|Publication number||US6545342 B1|
|Application number||US 09/561,798|
|Publication date||Apr 8, 2003|
|Filing date||May 1, 2000|
|Priority date||May 3, 1999|
|Publication number||09561798, 561798, US 6545342 B1, US 6545342B1, US-B1-6545342, US6545342 B1, US6545342B1|
|Inventors||Donald C. Abbott|
|Original Assignee||Texas Instruments Incorporated|
|Export Citation||BiBTeX, EndNote, RefMan|
|Patent Citations (15), Referenced by (10), Classifications (53), Legal Events (4)|
|External Links: USPTO, USPTO Assignment, Espacenet|
This application claims the benefit of provisional application No. 60/132,220, filed May 3, 1999.
The present invention is related in general to the field of semiconductor devices and processes and more specifically to the materials and fabrication of leadframes for integrated circuit devices.
The leadframe for semiconductor devices was invented (U.S. Pat. No. 3,716,764 and No. 4,034,027) to serve several needs of semiconductor devices and their operation simultaneously: First of all, the leadframe provides a stable support pad for firmly positioning the semiconductor chip, usually an integrated circuit (IC) chip. Since the leadframe including the pads is made of electrically conductive material, the pad may be biased, when needed, to any electrical potential required by the network involving the semiconductor device, especially the ground potential.
Secondly, the leadframe offers a plurality of conductive segments to bring various electrical conductors into close proximity of the chip. The remaining gap between the (“inner”) tip of the segments and the conductor pads on the IC surface are typically bridged by thin metallic wires, individually bonded to the IC contact pads and the leadframe segments. Obviously, the technique of wire bonding implies that reliable welds can be formed at the (inner) segment tips.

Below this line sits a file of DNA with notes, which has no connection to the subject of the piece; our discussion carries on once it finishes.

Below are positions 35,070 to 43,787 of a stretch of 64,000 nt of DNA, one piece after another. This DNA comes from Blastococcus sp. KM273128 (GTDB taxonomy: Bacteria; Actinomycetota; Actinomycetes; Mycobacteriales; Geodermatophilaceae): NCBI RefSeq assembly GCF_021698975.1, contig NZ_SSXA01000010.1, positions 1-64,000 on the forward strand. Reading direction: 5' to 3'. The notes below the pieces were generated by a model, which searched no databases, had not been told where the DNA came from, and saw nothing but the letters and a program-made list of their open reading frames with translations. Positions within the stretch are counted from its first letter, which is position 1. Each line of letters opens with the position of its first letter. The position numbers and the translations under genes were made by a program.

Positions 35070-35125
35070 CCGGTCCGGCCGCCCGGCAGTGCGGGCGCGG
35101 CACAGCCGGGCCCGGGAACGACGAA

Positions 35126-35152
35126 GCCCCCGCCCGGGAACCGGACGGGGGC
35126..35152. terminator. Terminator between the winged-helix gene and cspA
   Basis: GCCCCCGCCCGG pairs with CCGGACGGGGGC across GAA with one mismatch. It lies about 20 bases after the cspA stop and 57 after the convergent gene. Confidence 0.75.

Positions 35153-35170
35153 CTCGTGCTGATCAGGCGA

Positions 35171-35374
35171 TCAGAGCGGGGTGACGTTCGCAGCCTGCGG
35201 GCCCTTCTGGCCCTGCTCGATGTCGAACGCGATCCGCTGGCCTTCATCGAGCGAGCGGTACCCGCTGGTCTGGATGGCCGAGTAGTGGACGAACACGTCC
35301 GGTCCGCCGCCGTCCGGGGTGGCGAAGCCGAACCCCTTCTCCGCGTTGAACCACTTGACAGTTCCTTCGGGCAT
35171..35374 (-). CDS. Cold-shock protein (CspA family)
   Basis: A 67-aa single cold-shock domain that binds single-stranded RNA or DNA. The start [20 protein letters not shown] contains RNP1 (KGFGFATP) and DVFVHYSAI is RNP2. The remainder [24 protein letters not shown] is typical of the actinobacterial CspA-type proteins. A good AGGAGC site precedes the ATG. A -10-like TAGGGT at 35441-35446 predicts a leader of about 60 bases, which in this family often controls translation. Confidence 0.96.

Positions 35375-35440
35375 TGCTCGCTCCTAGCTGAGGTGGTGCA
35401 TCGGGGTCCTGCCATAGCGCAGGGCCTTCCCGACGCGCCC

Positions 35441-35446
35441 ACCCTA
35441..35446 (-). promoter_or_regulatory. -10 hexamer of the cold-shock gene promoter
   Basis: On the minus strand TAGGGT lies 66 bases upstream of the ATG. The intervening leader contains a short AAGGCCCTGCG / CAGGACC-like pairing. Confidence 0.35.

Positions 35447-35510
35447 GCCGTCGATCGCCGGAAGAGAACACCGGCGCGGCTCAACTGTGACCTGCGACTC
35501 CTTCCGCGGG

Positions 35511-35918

Thirdly, the ends of the lead segment remote from the IC chip (“outer” tips) need to be electrically and mechanically connected to “other parts” or the “outside world”, for instance to assembly printed circuit boards. In the overwhelming majority of electronic applications, this attachment is performed by soldering. Obviously, the technique of soldering implies. that reliable wetting and solder contact can be performed at the (outer) segment tips.
It has been common practice to manufacture single piece leadframes from thin (about 120 to 250 μm) sheets of metal. For reasons of easy manufacturing, the commonly selected starting metals are copper, copper alloys, iron-nickel alloys for instance the so-called “Alloy 42”), and invar. The desired shape of the leadframe is etched or stamped from the original sheet. In this manner, an individual segment of the leadframe takes the form of a thin metallic strip with its. particular geometric shape determined by the design. For most purposes, the length of a typical segment is considerably longer than its width.
In the European patent # 0 335 608 B1, issued Jun. 14, 1995 (Abbott, “Leadframe with Reduced Corrosion”), a palladium-plated leadframe is introduced which is not subject to corrosion due to galvanic potential forces aiding the migration of the base metal ions to the top surface where they will form corrosion products. The patent describes a sequence of layers consisting of nickel (over the base metal), palladium/nickel alloy, nickel, and palladium (outermost). This technology has been widely accepted by the semiconductor industry for copper-based leadframes.